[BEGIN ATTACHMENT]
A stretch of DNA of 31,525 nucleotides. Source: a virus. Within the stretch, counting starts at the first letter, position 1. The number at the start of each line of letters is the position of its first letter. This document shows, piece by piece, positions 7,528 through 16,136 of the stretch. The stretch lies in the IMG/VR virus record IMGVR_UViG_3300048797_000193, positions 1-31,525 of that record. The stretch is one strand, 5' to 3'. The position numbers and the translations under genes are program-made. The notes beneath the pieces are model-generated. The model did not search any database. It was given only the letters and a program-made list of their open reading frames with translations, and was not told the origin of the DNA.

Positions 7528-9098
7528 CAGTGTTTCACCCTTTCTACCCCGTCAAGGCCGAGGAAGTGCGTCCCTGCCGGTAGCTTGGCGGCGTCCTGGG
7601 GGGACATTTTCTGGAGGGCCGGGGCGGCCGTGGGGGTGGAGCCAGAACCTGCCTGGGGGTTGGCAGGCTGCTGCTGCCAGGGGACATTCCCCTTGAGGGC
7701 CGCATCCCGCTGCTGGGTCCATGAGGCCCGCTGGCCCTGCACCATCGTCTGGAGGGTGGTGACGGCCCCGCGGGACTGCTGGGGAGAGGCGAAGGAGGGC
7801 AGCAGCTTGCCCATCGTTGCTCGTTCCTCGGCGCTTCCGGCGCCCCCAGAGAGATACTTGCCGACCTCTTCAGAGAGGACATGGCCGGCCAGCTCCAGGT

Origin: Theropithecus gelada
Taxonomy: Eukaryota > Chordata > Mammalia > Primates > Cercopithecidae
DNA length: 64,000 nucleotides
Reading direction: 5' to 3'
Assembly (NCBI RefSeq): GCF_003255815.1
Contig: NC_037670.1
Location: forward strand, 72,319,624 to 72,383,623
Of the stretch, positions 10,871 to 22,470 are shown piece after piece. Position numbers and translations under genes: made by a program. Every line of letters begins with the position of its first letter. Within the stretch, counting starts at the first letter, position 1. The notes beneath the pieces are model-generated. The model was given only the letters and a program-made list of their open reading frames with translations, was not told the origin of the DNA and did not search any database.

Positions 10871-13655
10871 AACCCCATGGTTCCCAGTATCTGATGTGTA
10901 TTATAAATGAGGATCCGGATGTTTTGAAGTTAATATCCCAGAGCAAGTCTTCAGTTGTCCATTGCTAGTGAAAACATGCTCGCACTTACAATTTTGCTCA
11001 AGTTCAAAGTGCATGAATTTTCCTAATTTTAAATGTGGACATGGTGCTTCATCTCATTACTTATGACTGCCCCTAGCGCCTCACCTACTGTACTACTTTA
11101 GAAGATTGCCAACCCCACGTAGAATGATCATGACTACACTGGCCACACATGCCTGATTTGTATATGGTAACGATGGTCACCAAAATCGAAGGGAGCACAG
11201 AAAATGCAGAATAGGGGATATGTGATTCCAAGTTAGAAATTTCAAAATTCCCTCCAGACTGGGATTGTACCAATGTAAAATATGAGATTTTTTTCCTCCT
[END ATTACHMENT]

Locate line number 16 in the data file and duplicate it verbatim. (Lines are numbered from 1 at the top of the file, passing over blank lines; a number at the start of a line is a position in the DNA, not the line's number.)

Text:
10871 AACCCCATGGTTCCCAGTATCTGATGTGTA